Why It's Important to Store Your Meat Properly
It is always important to store meat safely in the fridge to avoid cross contamination. Cross contamination is the transfer of bacteria from raw foods to ready to eat foods which can result in food poisoning.
Ready to Eat Foods
All ready to eat foods are high risk foods and you should be careful about were they are stored in your fridge. If ready to eat foods get contaminated by raw foods (if anything drips on them for example), there is nothing we can do to make them safe to eat. This is mainly because they do not get cooked, and cooking is a great way to kill any bacteria that might be present on the surface of your meat.
Ready to eat foods like dairy products, ready prepared sandwiches, sauces and cooked meats should always be stored at the top of the fridge above raw foods so that nothing from the raw foods can drip onto them.
The best place to store raw meats, poultry and fish is in the drawer at the bottom of your fridge so that it cannot leak or drip onto your ready to eat foods. It is often assumed that the bottom draw in a fridge should be used for keeping salad, but if you have raw meat in your fridge you should definitely not be storing any salad, or anything else that's ready to eat, underneath it. Basically it's a stupid idea to put a salad drawer at the bottom of a fridge. The best use for that drawer is to store raw meat. It's a meat drawer.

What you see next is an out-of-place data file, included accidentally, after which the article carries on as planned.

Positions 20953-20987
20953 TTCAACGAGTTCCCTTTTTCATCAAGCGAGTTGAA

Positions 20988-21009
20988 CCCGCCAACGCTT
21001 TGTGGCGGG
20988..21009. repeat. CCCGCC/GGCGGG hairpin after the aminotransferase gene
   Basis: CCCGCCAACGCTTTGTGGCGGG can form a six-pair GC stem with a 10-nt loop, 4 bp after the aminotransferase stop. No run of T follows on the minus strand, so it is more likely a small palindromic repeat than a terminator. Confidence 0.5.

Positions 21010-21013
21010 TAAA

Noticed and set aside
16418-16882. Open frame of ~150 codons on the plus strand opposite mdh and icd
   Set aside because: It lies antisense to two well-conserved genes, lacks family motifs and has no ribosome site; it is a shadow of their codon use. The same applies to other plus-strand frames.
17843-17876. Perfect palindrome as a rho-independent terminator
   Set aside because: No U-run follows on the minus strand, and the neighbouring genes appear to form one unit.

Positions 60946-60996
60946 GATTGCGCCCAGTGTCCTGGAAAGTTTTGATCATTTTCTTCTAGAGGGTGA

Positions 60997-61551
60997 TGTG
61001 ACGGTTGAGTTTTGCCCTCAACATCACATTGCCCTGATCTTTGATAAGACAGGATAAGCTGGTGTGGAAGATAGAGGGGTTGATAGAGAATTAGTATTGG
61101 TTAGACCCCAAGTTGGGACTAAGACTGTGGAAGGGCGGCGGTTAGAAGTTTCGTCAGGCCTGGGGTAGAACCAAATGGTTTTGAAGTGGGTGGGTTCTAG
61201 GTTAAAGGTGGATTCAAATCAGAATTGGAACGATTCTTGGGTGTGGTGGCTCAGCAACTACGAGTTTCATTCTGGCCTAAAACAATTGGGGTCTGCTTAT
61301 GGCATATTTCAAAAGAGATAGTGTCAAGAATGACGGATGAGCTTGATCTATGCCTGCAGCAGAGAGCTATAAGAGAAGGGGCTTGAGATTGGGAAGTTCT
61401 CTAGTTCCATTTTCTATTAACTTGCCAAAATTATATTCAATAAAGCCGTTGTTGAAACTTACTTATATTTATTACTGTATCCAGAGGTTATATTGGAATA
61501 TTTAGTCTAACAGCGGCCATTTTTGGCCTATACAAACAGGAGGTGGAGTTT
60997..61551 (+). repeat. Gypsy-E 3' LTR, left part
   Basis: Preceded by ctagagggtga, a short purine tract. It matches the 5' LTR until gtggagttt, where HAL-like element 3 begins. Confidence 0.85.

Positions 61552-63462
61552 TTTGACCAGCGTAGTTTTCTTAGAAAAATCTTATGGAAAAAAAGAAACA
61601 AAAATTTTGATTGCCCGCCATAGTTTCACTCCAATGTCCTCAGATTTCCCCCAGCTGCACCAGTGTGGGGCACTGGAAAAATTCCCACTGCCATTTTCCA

Ideally, your meat should be stored unopened in its original packaging, so you are aware of any use by dates or specific cooking instructions. If you only part use a packet and want to put some raw meat back in the fridge, make sure that you store it in a lidded container, are aware of the meats use by date, and are also aware of how long your meat should be kept once it has been opened. Most meats should be cooked within 1 - 3 days of opening, you will find specific information on your meats packaging.